1
$\begingroup$

Here's the formula: $$ x^{\ln \left( 3 \right)}-3^{\ln \left( x \right)}$$

I know it's equal to $0$ because I've tried different values for $x$, but how do I solve it, how do I simplify it to $0$?

$\endgroup$
1

4 Answers 4

7
$\begingroup$

First $$ x^{\ln(3)}=e^{\ln(3)\ln(x)} $$ And $$ 3^{\ln(x)}=e^{\ln(x)\ln(3)} $$

So yes it values $0$.

$\endgroup$
2
  • $\begingroup$ it's funny that I can solve harder formulas but the most simple I can not. Any tips on how to overcome that ? Practice or memorize? ;) $\endgroup$
    – n00b
    Mar 4, 2018 at 0:20
  • 2
    $\begingroup$ Practice is better IMO. $\endgroup$ Mar 4, 2018 at 0:33
6
$\begingroup$

Hint: For any positive real number $r$, $r=e^{\ln (r)}$. Apply this now to $r=x$ and $r=3$.

$\endgroup$
5
  • 1
    $\begingroup$ Ah, I see three of us have posted almost simultaneously! $\endgroup$ Mar 4, 2018 at 0:00
  • $\begingroup$ What is the problem? $\endgroup$
    – n00b
    Mar 4, 2018 at 0:14
  • $\begingroup$ @user32073, I'm afraid I don't understand your comment. $\endgroup$ Mar 4, 2018 at 0:18
  • $\begingroup$ what is the problem about the posts being posted almost simultaneously? $\endgroup$
    – n00b
    Mar 4, 2018 at 0:19
  • $\begingroup$ @user32073, oh, there's no problem, I was just acknowledging that three of us had almost the exact same idea -- a case of great minds thinking alike.... $\endgroup$ Mar 4, 2018 at 0:23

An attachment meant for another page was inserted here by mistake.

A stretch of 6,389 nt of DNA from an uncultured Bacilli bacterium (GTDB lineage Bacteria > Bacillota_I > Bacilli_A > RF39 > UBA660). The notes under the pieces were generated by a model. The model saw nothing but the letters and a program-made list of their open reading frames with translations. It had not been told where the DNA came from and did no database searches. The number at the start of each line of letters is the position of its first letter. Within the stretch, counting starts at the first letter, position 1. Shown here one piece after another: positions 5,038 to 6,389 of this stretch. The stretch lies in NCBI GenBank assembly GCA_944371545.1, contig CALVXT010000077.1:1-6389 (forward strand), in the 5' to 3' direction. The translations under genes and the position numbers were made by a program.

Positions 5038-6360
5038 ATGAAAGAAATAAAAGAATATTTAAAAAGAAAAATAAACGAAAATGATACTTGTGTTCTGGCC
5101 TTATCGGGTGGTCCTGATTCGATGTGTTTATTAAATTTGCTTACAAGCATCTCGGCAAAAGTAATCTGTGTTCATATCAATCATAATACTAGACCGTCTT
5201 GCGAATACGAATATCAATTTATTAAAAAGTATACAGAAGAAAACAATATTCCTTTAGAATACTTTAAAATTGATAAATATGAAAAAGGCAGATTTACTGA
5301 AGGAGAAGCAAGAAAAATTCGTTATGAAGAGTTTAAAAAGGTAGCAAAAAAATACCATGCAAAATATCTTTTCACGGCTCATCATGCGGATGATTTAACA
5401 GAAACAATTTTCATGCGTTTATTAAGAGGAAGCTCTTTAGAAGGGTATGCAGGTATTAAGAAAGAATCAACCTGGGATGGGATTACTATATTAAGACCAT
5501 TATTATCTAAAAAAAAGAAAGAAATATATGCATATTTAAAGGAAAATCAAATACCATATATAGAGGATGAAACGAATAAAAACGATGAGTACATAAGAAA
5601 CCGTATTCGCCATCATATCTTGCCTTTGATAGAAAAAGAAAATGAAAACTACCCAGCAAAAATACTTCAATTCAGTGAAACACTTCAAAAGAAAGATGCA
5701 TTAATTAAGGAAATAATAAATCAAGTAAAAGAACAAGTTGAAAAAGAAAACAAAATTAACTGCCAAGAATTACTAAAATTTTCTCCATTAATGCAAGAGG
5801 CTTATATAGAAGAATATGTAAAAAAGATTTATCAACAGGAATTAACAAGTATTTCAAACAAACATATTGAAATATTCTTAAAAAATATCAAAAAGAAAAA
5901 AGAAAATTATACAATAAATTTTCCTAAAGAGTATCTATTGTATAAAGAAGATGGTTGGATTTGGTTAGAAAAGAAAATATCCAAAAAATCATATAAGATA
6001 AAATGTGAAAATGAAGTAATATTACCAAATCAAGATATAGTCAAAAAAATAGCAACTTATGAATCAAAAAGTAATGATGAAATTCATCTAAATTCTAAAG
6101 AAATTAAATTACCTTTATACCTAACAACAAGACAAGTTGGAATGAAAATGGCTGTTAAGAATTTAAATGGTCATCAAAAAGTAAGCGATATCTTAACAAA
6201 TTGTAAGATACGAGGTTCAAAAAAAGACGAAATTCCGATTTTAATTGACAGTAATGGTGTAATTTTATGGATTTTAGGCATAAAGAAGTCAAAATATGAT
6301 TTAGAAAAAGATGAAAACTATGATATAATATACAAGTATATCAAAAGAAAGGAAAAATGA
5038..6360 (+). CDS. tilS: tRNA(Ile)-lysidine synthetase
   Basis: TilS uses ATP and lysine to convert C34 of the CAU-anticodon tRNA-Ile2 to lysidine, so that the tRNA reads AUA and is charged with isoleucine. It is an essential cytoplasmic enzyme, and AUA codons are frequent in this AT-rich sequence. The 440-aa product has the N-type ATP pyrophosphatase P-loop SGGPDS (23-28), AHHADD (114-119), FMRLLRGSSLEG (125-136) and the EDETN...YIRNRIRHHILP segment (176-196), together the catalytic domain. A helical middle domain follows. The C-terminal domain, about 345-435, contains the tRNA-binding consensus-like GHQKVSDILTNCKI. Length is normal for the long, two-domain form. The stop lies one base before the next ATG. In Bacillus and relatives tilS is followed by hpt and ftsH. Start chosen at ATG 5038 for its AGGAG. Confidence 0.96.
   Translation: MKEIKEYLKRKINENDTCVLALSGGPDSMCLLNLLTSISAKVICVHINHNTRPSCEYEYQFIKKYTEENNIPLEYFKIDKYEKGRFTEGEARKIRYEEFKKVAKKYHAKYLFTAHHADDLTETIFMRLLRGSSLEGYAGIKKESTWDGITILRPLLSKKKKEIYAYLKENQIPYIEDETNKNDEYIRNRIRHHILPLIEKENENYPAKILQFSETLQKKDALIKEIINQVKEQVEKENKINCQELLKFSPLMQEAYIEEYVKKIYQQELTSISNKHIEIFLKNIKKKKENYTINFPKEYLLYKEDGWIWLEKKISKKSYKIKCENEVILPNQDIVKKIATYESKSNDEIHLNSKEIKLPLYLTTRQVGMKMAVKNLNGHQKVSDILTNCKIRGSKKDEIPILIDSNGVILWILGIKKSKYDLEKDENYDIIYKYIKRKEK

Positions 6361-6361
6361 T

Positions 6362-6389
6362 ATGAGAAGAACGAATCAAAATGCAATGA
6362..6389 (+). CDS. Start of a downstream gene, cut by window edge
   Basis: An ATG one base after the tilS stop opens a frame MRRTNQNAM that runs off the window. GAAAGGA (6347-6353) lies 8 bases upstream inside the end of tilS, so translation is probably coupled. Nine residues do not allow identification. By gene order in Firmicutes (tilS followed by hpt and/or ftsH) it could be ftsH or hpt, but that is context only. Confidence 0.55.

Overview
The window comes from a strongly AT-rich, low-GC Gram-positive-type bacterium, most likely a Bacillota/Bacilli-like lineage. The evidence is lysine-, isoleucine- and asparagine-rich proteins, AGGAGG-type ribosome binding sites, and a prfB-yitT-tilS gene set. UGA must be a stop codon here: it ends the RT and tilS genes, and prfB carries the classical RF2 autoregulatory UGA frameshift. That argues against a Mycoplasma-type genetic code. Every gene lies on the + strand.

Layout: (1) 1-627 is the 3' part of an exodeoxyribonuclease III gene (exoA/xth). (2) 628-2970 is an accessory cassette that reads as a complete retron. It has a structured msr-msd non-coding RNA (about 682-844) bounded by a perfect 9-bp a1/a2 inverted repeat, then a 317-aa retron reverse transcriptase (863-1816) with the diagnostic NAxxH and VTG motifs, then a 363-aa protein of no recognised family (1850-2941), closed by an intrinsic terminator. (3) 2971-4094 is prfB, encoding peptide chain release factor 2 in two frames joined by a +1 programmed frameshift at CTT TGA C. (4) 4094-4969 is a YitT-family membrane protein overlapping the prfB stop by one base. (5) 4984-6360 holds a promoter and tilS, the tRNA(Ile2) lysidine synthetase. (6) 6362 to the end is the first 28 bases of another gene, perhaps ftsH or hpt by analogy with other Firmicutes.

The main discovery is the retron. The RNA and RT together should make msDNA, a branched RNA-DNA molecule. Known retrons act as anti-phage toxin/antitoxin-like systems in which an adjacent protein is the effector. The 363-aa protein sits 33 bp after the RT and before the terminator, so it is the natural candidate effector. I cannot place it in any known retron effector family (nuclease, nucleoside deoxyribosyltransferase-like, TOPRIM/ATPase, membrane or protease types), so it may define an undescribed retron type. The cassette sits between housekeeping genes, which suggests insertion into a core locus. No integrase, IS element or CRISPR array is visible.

3
$\begingroup$

Hint: use the fact that $a^x=e^{x\ln a}$ for $a>0$.

$\endgroup$
2
$\begingroup$

Note that for positive values of $x$,$$ x^{\ln \left( 3 \right)}=3^{\ln \left( x \right)}= e^{ln(3).ln(x)}$$

Therefore, $$ x^{\ln \left( 3 \right)}-3^{\ln \left( x \right)}=0$$

$\endgroup$
4
  • 2
    $\begingroup$ You are initially assuming the answer equals $0$. Why? $\endgroup$
    – user535339
    Mar 4, 2018 at 0:01
  • $\begingroup$ @idk Because making an assumption is a good first step of proving statements (especially by contra-diction). For example, we may not know if $\sqrt 2$ is rational, or irrational. So, we assume $\sqrt 2 = p/q$ and where does this lead us? $\endgroup$
    – Mr Pie
    Mar 4, 2018 at 0:07
  • 1
    $\begingroup$ @user477343 What you are believing is incorrect. Here, you have to prove $a-b=0$, and the answer is assuming $a-b=0$ to prove $a-b=0$. In the case of $\sqrt 2$, you are assuming the OPPOSITE of what is correct to prove what is correct. $\endgroup$
    – user535339
    Mar 4, 2018 at 0:30
  • $\begingroup$ @idk ahhh I see... thank you for letting me know :) $\endgroup$
    – Mr Pie
    Mar 4, 2018 at 1:09

Not the answer you're looking for? Browse other questions tagged .